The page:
this arena than the recent works by Hughes, Marcus and
          Segal, and Pursell. The broadest perspective is that of
          Marcus and Segal who deliver just what the book's subtitle
          promises - a brief history. Within this handy tome, the
          reader will find a concise yet encyclopedic account of
          technology in America. The authors skillfully link
          technologies to their underlying political, social, and
          economic contexts, and establish systematization as a major
          theme in American technological development. The technology
          teacher will gain a new appreciation of how interwoven
          technologies are with one another in both their origins and
          subsequent evolution.
              More detail about specific individuals instrumental in
          the development of technology in America can be gleaned from
          the very useful second edition of Pursell's edited volume. A
          group of 22 eminent historians of American technology
          present biographical vignettes of 21 key individuals and
          their ideas. Instead of merely cataloguing of achievements,
          each essay helps the reader see the individual within an
          appropriate social and historical context. The essays are
          non-technical in nature and many would be suitable for high
          school technology students to read and consider.
              For in-depth treatment of technology in America during
          the last one hundred years, there is probably no better
          treatment on the present market than American Genesis from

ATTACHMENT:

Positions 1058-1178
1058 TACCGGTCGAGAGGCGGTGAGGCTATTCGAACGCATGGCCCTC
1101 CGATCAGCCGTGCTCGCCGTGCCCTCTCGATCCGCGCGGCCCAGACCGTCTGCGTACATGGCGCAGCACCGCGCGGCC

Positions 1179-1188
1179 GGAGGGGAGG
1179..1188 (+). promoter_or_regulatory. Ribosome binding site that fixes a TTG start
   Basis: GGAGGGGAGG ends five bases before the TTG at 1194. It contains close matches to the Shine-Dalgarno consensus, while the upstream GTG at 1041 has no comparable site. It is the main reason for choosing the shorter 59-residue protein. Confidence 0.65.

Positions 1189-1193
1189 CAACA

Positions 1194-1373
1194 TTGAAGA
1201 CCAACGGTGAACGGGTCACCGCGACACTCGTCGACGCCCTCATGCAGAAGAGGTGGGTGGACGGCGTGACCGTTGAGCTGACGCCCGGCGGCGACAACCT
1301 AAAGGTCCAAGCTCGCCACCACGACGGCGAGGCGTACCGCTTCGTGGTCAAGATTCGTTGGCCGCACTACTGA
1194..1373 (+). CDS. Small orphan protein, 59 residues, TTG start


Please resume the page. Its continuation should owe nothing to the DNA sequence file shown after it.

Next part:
the pen of the noted University of Pennsylvania historian of
          technology, Thomas P. Hughes. Taking "the world as artifact"
          as his metaphor, Hughes tries to explain historically how we
          have come to live and accept life in a technologically
          fabricated world. He admirably succeeds in his goal to
          produce not simply another history of technology in America
          but a rich social history that considers technology's broad
          impacts and pervasive influence on the culture, behavior,
          and mores of modern America. The book breaks new ground with
          bold new explanations and like all books of this type,
          causes an informed reader to part company with the author at
          certain points. Yet, that is one of the hallmarks of a
          worthwhile book.
              All five books enable the technology teacher to see
          technology in a broader and deeper context than is often the
          case. Each contributes worthwhile perspectives to anyone
          seeking to think in fuller ways about technology and its
          role in the modern world. All of these works are accompanied
          by lists of additional readings, subject and author indices,
          and period B & W photographs. Some also include diagrams
          from the period under discussion. If you've been teaching
          technology without much sense of its history or impact,
          these books are sure guides that will enrich your teaching
          and your thinking.
 
 
          _____________________________________________________________
          Dennis W. Cheek is Book Review Editor for the Journal of
          Technology Education and Coordinator of Curriculum
          Development, New York Science, Technology and Society
          Education
 
         

 
Journal of Technology Education   Volume 3, Number 2       Spring 1992